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March 8, 2019updated 11 Mar 2019 10:43am

Coinhive Shuts Down: Bad for UNICEF – and Cybercriminals?

“This will have a major impact on the cryptomining landscape."

By CBR Staff Writer

Coinhive, a browser-based cryptocurrency mining website, shuts down today. The site’s API had been used by clients as eclectic as UNICEF and cybercriminals.

Coinhive’s service was a way to turn the processing power of visitors to a website into cryptocurrency.  Its service could be offered as a plug-in and was used by UNICEF to solicit donations. Other less scrupulous users would not notify visitors, who would find their CPUs were in use and their batteries being drained by the software..

The site’s closure is a loss for cryptocurrency miners and blockchain enthusiasts, but it may actually be a bigger blow to hackers.

Coinhive launched in 2017. It is essentially a JavaScript library that allows you to use a client computer to mine the cryptocurrency Monero.

It only mines Monero. Announcing the closure the site’s developers said this was not “economically viable anymore.”

In a short statement on its site Coinhive said “The drop in hash rate (over 50%) after the last Monero hard fork hit us hard. So did the “crash“ of the crypto currency market with the value of XMR depreciating over 85% within a year.”

“This and the announced hard fork and algorithm update of the Monero network on March 9 has lead us to the conclusion that we need to discontinue Coinhive.”

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Chris Dawson, Threat Intelligence Lead at Proofpoint told Computer Business Review: “It isn’t so much that cryptocurrencies aren’t worth their while, but that dropping cryptocurrency prices, combined with higher mining costs, make mining less attractive.”

“Mining was always meant to be a self-limiting function – eventually it would become too hard to mine cryptocurrencies so the currency would stabilize, not be subject to inflation, and the focus would become transactional rather than on wealth creation.”

Coinhive Shuts Down, Cryptojackers Avast

As of today mining through Coinhive will no longer work.

However, this is not just the shutdown of any cryptomining website: Coinhive has gained a reputation within cyber security circles as a go-to-site for threat actors instigating cryptojacking attacks, which illegally commandeer the compute power of PCs and data centres to mine cryptocurrencies.

Coinhive Shuts Down

It is in no way true that Coinhive is responsible for cryptojacking attacks that mine Monero coin, but it did help to streamline the process for threat actors, making Monero one of the most popular coins to mine via someone else’s hardware.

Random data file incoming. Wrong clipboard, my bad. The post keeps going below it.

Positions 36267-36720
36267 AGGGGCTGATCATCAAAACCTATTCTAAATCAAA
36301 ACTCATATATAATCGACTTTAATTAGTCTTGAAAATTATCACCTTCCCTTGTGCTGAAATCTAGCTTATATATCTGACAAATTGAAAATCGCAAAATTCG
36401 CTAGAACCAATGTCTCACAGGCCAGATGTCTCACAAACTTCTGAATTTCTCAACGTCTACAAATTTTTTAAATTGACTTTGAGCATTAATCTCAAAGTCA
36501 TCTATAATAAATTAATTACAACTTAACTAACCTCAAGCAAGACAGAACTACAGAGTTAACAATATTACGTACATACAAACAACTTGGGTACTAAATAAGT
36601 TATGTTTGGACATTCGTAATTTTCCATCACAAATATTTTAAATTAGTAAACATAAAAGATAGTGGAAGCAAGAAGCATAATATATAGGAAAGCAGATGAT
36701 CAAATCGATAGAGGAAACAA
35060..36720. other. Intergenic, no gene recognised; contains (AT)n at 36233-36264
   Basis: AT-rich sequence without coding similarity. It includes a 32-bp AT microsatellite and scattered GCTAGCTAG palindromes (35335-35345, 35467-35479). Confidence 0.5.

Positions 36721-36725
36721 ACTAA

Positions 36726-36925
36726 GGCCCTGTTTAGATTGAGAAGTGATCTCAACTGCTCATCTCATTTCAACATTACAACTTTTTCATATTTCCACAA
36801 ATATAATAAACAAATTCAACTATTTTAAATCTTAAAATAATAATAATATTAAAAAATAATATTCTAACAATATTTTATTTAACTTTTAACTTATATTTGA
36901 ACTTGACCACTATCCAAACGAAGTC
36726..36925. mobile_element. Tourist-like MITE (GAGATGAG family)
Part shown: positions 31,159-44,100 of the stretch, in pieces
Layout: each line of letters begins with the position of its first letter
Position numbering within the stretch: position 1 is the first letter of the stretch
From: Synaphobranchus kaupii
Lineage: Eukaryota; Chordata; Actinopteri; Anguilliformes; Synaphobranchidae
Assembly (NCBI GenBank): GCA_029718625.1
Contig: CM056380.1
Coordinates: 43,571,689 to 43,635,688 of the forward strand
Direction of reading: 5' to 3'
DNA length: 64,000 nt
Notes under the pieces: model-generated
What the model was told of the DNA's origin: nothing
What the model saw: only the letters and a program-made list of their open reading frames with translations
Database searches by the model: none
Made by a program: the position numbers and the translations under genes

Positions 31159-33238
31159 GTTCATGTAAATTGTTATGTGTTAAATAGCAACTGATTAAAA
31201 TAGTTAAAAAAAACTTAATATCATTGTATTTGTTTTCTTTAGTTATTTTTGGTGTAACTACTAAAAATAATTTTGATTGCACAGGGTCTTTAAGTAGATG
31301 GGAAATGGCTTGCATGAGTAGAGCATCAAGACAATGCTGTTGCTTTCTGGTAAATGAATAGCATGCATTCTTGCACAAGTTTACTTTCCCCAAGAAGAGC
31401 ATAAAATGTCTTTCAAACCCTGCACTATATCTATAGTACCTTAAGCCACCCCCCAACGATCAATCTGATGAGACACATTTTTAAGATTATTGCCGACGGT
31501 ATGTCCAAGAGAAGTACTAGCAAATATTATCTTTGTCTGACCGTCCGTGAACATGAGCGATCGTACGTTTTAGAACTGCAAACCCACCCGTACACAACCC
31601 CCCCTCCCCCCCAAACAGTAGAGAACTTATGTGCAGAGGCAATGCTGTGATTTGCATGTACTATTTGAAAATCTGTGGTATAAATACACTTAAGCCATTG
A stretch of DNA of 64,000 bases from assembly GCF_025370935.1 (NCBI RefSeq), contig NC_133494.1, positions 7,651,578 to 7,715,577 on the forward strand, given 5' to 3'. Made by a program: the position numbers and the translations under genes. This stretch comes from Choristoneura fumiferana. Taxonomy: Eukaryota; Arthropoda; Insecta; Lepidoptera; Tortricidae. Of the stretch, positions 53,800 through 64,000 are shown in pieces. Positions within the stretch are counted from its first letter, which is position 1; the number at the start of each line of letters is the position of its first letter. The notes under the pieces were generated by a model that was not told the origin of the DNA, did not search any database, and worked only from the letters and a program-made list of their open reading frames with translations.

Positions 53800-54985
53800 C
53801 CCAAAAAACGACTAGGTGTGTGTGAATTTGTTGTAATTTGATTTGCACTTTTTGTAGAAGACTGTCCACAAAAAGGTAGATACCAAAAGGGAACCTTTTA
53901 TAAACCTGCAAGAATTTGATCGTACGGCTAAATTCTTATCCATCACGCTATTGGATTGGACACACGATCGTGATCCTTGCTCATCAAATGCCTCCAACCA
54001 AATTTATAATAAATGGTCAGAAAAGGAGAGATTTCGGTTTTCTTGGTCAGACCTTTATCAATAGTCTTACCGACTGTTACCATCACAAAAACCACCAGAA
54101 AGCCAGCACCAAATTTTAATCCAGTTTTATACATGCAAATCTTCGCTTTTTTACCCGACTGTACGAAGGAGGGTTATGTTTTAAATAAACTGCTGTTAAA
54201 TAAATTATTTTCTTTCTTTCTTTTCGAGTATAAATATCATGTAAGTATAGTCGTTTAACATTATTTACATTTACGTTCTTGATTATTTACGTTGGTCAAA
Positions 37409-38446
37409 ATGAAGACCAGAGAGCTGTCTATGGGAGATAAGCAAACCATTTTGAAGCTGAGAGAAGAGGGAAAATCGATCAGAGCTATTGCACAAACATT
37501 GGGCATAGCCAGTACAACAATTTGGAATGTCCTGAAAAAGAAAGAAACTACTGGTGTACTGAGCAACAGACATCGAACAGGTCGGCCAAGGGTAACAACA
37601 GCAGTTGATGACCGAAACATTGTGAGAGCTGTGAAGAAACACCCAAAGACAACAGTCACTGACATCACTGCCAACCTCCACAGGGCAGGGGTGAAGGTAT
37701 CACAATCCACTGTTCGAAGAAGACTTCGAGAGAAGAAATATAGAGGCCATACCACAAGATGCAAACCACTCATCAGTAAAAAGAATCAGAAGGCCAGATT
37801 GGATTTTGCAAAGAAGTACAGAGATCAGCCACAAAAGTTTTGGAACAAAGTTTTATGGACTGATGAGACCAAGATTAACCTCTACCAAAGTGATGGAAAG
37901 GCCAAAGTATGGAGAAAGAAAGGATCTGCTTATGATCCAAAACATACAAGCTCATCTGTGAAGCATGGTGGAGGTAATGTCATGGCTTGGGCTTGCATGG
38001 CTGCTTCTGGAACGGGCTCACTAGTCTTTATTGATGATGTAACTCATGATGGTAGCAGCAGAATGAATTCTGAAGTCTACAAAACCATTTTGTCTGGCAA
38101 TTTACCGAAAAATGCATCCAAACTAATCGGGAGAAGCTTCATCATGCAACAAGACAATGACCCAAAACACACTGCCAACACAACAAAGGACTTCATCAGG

Matt Hawkins, CEO of crypto mining firm Cudo Ventures told Computer Business Review: “Unfortunately, it was misused by unscrupulous websites and scammers, and only benefited the few, hence becoming synonymous with crypto jacking.”

“For this reason, Chrome has already blocked Coinhive and, in May, Firefox will block crypto mining, which is the nail in the coffin for Coinhive. This is a particular blow for crypto jacking platforms as many were coded to take advantage of Coinhive.”

UNICEF was among those that had taken advantage of the site, last year saying it was seeking to harness supporters’ computers to raise cryptocurrency donations. The browser miner UNICEF offered was powered by an opt-in version of the Coinhive API, AuthedMine, and mined Monero.

See Also: Ethereum Upgrade Creates a New Path for the Blockchain Platform

The loss of the Coinhive platform may result in a drop in mining activity, but it does not signal the cessation of mining endeavours by threat actors.

Research from cyber security firm Check Point notes that even though cryptocurrencies have dramatically dropped in value over the last year, 20 percent of companies across the globe are hit by cryptojacking attacks every week.

Sivan Nir, Threat Intelligence Team Leader at Skybox Security, told Computer Business Review: “This will have a major impact on the cryptomining landscape, but even before this news, there were plenty of copycats, so criminals will continue to use other services. It’s likely to assume that Cryptoloot, CoinImp, JSECoin, and CoinHave will take larger shares of cryptojacking attacks now that the largest player has left, and perhaps new competitors will emerge.”

“A favourite of this family of malicious crypto miners is the legitimate open-source XMR miner – XMRig. Perhaps this change will increase this type of attack at the expense of a decrease in webminers.”

The only thing we now know for certain is that Coinhive has ruled itself out of the game.

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